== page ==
View Poll Results: What is the best hunting dog breed for hunting in Alaska?

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  • Springer Spaniel

    3 3.90%
  • Brittany Spaniel

    4 5.19%
  • Pointer

    6 7.79%
  • Labrador Retriever

    36 46.75%
  • Chesapeake Bay Retriever

    15 19.48%
  • Beagle

    1 1.30%
  • Other

    12 15.58%
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Thread: What is the best hunting dog breed for Alaska Poll?

  1. #1

    Default What is the best hunting dog breed for Alaska Poll?

    Give your reason(s) for choosing this breed.

    I selected beagles because I myself have a beagle and they make great hunting dogs for snowshoe hares. I used to own a chocolate lab and it was a great waterfowl retriever, but the waterfowl season is so short up here and it overlaps with most of the big game seasons. Rabbit (hare) hunting is good from October until March, so it last half the year. I can see where spaniel and other pointer/upland breed dogs would be good for hunting ptarmigan and grouse, but I think there are much more opportunities to hunt snowshoe hares for most people up here for the longest period of time. Accessible ptarmigan hunting locations can be hard to find. Grouse are usually accessible but sometimes inedible like spruce grouse in the winter etc.

  2. #2
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    Drahthaar is the best hunting dog for Alaska. Smart, tough, hunts upland as well as waterfowl. Good ski-jor dog in the winter.

  3. #3

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    I agree that the waterfowl season is limited, but I still think a Lab is the best dog to have. It would certainly depend where you are in the state and what you are targeting. That said, you can hunt most anything over a lab, especially ptarmigan. In terms of versatility, they do pretty well.

    The primary reason I would say labs score up is that they are far more cold hardy than most of the other breeds listed in the poll. Chesapeakes could also be high on the list, but so far as I have seen, they are not as instinctive upland hunters as labs. A golden would also be high on my list, if only for the cold hardiness. Most upland breeds (including drathaars) just don't have a great coat for snow and cold.

  4. #4
    Moderator LuJon's Avatar
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    I have killed hare and grouse over my springer the same day. I am looking forward to getting him in a duck blind one of of these days as well since he loves water.

    That said there isn't really a one dog for all situations so I recently added a Large Munsterlander to the family and it should be a lot of fun having a pointer in the field.

  5. #5
    Member 4merguide's Avatar
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    Quote Originally Posted by miller View Post
    Chesapeakes could also be high on the list, but so far as I have seen, they are not as instinctive upland hunters as labs..
    Imo, what kind of dog depends on what the hunter plans on using them for. I voted for the chessie. They can handle the cold water better. And my old girl used to point and hold upland birds as well.
    Sheep hunting...... the pain goes away, but the stupidity remains...!!!

  6. #6

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    I am curious how labs actually help in hunting for upland birds and for snowshoe hares. Don't get me wrong, my favorite dog I ever owned was a chocolate lab. And she was a great retriever. I remember times that I shot ducks and there was no possible way I would have retrieved those ducks unless I had her with me. But as far as trailing and scenting rabbits or pointing a grouse or ptarmigan, I don't believe it would have been possible for me to train her to do that. It just isn't in the genes of a lab to do so. I can see a lab being a good companion when hunting for grouse, ptarmigan and hares, and also retrieving them, but it's not really necessary to retrieve a grouse, ptarmigan, or hare. They live on land.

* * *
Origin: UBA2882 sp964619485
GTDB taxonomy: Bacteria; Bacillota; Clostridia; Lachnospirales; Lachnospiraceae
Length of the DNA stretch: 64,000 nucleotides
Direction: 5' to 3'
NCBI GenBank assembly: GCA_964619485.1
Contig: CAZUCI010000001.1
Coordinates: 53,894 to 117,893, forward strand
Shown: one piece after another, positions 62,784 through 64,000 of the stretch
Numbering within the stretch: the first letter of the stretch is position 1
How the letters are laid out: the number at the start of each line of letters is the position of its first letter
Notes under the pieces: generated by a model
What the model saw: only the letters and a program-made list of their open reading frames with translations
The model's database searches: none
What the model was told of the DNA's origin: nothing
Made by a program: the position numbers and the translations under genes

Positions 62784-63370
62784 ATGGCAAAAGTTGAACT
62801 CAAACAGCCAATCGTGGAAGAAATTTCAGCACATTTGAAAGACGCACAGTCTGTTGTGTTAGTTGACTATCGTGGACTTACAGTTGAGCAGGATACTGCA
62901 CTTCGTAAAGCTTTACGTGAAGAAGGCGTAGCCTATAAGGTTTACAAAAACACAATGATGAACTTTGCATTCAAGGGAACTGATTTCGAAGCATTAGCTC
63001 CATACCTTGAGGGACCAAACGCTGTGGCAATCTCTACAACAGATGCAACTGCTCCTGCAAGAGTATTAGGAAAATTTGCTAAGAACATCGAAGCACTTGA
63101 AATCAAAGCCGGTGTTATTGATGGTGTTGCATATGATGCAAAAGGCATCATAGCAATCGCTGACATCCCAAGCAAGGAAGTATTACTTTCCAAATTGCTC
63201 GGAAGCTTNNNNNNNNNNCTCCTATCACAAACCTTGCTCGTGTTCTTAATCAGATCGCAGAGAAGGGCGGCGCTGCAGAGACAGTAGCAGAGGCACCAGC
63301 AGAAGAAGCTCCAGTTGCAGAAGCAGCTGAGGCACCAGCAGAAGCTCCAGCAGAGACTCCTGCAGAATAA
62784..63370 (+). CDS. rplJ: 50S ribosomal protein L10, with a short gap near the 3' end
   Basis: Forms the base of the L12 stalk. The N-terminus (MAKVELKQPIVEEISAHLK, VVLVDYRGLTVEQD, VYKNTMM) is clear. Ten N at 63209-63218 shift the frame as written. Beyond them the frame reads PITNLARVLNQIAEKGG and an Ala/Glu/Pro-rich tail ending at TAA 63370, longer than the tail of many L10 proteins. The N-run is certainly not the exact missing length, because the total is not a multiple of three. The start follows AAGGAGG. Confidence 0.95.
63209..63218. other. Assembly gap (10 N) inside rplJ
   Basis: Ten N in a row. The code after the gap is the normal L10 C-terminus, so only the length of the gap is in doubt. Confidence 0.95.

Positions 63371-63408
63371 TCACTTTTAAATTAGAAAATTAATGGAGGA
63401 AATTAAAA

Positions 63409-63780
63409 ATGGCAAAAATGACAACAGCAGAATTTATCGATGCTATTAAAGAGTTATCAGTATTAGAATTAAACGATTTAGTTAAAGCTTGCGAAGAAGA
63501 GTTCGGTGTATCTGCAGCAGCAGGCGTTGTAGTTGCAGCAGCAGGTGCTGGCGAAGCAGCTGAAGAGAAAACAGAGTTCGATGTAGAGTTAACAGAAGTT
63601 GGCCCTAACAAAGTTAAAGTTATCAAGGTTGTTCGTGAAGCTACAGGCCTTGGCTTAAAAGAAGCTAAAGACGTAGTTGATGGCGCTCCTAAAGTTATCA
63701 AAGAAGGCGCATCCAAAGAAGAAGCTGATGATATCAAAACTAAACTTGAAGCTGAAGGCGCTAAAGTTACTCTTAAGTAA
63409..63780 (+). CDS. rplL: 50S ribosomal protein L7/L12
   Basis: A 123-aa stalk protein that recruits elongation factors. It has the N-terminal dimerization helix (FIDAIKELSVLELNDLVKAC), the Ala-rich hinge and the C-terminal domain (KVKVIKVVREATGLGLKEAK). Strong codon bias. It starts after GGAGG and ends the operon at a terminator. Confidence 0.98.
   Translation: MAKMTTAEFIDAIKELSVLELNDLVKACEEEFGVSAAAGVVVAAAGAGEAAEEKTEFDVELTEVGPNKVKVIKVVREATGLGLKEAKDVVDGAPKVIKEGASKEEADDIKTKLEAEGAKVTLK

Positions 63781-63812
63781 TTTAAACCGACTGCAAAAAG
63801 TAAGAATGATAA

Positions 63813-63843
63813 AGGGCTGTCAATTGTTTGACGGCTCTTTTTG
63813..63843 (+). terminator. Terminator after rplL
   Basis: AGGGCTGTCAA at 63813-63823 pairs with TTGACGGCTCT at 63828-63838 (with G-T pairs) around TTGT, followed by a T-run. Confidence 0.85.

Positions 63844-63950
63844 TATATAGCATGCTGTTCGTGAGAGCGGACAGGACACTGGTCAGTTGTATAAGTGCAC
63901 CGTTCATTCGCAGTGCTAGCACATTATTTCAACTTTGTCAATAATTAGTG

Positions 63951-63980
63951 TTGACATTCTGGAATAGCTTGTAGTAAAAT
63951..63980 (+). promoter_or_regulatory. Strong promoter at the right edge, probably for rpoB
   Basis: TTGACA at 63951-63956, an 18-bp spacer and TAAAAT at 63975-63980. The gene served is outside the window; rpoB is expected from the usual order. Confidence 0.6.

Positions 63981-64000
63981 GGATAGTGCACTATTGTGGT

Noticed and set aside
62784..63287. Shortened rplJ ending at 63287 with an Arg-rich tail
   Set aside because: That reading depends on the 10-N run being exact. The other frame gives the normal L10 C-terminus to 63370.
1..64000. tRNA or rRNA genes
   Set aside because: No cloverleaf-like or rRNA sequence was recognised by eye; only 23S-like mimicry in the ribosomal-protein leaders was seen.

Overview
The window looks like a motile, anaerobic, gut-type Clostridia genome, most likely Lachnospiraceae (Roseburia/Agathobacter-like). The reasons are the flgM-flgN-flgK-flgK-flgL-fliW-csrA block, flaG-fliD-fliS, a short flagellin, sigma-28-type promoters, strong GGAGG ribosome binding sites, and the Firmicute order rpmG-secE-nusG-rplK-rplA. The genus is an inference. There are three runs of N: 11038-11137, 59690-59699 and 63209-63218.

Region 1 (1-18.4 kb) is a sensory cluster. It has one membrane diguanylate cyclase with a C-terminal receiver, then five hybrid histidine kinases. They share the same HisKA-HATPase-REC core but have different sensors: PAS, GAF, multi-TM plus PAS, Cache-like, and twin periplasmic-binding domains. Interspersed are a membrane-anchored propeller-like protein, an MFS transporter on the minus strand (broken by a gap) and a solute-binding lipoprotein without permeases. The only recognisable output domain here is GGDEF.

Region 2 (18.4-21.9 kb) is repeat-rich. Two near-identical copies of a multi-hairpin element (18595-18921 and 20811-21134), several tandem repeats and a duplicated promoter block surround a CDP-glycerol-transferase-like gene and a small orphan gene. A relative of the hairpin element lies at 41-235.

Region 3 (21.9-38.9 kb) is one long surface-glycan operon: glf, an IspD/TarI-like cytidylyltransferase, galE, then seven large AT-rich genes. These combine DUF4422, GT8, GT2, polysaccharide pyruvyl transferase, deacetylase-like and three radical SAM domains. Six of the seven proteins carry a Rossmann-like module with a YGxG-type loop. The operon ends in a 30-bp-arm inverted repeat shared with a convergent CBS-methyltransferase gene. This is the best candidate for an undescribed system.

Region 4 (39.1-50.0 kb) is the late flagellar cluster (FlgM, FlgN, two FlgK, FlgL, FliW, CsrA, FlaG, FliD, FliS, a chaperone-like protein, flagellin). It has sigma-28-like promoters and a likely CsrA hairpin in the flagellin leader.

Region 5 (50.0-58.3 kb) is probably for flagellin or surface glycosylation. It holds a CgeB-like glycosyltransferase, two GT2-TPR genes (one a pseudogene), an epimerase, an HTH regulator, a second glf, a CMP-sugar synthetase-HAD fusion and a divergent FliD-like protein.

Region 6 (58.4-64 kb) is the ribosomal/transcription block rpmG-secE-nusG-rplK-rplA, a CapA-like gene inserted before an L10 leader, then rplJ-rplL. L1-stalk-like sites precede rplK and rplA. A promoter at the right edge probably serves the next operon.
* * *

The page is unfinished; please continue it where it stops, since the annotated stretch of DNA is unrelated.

7. #7
    Member 4merguide's Avatar
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    Quote Originally Posted by Bushwhack Jack View Post
    But as far as trailing and scenting rabbits or pointing a grouse or ptarmigan, I don't believe it would have been possible for me to train her to do that. It just isn't in the genes of a lab to do so..
    Of course a bird dog on rabbits is a no-no imo. But even though you may not have heard about it much, enough labs (and chessies) have pointed birds that it has become a pretty good debate among upland hunters. Meaning........true pointers vs pointing retrievers. It seems that pointer handlers don't like the idea of retrievers that point. Don't really know why....
    Sheep hunting...... the pain goes away, but the stupidity remains...!!!

  8. #8
    Member JOAT's Avatar
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    I don't believe it would have been possible for me to train her to do that. It just isn't in the genes of a lab to do so.
    Beg to differ... genes is often an 'excuse' about dogs. What a dog can actually do is as much about proper training as anything else. My dad used a german shepherd to hunt upland birds down in Oregon. He had it trained to point, then flush on command, and then retrieve. And it did it better than a lot of thousand-dollar "genetic" hunting dogs.

    Any breed on the list could be the "best" hunting dog in Alaska. Depends on the dog's individual personality, the handler, and the training.
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  9. #9
    Member 4merguide's Avatar
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    Quote Originally Posted by JOAT View Post
    Beg to differ... genes is often an 'excuse' about dogs. What a dog can actually do is as much about proper training as anything else. My dad used a german shepherd to hunt upland birds down in Oregon. He had it trained to point, then flush on command, and then retrieve. And it did it better than a lot of thousand-dollar "genetic" hunting dogs.

    Any breed on the list could be the "best" hunting dog in Alaska. Depends on the dog's individual personality, the handler, and the training.
    Agreed, so I don't know who you are begging to differ with...???......lol Training is mostly what it's all about, as I've seen plenty of retrievers that didn't like to retrieve......
    Sheep hunting...... the pain goes away, but the stupidity remains...!!!

  10. #10
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    Bunnies, ducks, grouse, ptarmigan... Murdock gets it done

    ...no idea if a Chessie is the 'best' AK dog, I'm far too ignorant on the topic to say, but he's pretty darn good...
    ------------------------------------------------
    pull my finger....

  11. #11
    Moderator LuJon's Avatar